Gonzalez Discusses How COVID-19 Has Changed College Admission

Amin Gonzalez

VP and Dean of Admission and Financial Aid Amin Abdul-Malik Gonzalez ’96. (Photo by Adrienne Battistella)

In late June, Wesleyan was among more than 300 colleges and universities to issue a joint statement, “Care Counts in Crisis: College Admissions Deans Respond to COVID-19,” organized by the Making Caring Common Project and the Harvard Graduate School of Education. The movement underscores a commitment to equity and to encouraging students to balance self-care, meaningful learning, and care for others. We spoke to Wesleyan’s Vice President and Dean of Admission and Financial Aid Amin Abdul-Malik Gonzalez ’96 about this shared commitment, as well as how admissions at Wesleyan has been affected by the COVID-19 pandemic.

The pandemic has obviously affected just about every realm of everyday life. How has it impacted high school students and the college admission process?

The disruptions caused by the pandemic have significantly set back students who were on a traditional trajectory of exploring colleges. Junior year spring is typically a launching point for students to research and visit schools, but this spring most college campuses were closed to visitors. With regard to their high school experiences, not only were academics and extracurricular activities interrupted—you can imagine the impact on student-athletes and talented musicians who plan to pursue these passions in college—but students were largely cut off from peers and adults who help them grow and think through important questions about their future. We’re also finding that inequities amongst students are being exacerbated by the pandemic, and that’s only going to become more pronounced over time.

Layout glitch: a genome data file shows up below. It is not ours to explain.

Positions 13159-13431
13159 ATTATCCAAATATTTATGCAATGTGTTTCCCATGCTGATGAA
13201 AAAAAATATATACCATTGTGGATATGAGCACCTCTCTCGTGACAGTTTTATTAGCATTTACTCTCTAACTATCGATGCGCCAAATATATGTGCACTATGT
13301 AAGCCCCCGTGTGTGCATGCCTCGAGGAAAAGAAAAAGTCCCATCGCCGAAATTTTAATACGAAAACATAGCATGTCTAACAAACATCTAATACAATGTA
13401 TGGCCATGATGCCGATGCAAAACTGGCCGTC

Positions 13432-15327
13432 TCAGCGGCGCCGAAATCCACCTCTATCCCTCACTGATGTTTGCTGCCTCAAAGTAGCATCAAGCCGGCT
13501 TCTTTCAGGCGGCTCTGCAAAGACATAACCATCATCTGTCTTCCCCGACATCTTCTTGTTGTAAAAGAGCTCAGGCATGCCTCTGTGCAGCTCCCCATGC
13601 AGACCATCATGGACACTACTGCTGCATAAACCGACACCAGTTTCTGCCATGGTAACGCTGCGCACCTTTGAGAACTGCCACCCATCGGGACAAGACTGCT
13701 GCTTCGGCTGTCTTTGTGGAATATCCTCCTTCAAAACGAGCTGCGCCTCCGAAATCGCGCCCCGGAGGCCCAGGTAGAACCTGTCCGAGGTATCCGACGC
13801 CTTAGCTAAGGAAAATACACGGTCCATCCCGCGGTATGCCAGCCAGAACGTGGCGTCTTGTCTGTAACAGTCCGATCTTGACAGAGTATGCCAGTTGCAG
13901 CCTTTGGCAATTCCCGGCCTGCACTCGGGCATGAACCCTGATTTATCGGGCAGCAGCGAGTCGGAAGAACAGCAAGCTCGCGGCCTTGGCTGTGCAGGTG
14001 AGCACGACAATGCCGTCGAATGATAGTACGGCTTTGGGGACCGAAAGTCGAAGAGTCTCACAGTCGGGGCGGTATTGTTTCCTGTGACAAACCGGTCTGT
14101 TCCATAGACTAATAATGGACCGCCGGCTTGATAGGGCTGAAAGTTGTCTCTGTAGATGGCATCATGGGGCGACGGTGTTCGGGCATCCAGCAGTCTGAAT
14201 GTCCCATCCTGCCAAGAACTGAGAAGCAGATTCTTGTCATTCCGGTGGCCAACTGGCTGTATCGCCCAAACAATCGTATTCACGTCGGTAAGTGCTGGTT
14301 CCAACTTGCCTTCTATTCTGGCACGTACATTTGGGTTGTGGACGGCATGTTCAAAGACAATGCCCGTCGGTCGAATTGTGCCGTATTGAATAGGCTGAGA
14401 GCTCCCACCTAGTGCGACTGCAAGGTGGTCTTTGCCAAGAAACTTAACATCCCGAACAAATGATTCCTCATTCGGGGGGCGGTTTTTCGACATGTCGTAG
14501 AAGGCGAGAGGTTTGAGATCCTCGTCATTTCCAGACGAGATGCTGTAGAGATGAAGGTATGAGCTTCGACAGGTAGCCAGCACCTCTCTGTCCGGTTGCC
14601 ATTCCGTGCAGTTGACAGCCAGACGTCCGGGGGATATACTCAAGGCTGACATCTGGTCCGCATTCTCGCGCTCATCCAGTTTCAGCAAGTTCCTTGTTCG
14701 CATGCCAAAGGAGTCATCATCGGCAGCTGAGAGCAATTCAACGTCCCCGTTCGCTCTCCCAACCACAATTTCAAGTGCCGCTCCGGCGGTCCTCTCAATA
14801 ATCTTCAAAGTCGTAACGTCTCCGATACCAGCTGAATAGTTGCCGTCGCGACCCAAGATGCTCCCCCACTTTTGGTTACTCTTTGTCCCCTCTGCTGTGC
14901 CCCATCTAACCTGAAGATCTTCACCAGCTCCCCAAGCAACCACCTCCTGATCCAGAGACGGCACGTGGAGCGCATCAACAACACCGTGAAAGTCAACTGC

How did Wesleyan come to sign on to the statement, “Care Counts in Crisis: College Admissions Deans Respond to COVID-19”? Why do you believe it is important that colleges and universities speak collectively on this matter?

Prior to joining Wesleyan’s Office of Admission, I worked in secondary school admissions, where there was a growing movement to bring non-cognitive aspects, such as emotional intelligence, resilience, and character, to bear on the admission process. Knowing that I felt strongly about this, a colleague invited me to join the “Care Counts in Crisis” statement. I believe that there is strength in numbers and that having a collective voice on issues like this is impactful for families who have neither time nor resources to make fine distinctions between many schools. Speaking with one voice, when possible, about important aspects of the college search and applications can help to demystify the process and level the playing field a bit for families.

Wesleyan has long had a holistic admission process that considers factors beyond an applicant’s grades and test scores. Practically speaking, how will Wesleyan’s evaluation of applications look different this year?

The Admission team has been and will continue to be engaged in important conversations throughout the summer to determine how to appropriately adapt our selection process to acknowledge the new space we are in. There has never been anything like this: it’s the perfect storm of health concerns, economic pressures, and social and political unrest. We are auditing our processes and thinking about the ways that our current practices may inadvertently perpetuate privilege and inequality.  When we complete our audit, we’ll reaffirm best practices, introduce important initiatives, and clearly define institutional priorities against this new backdrop.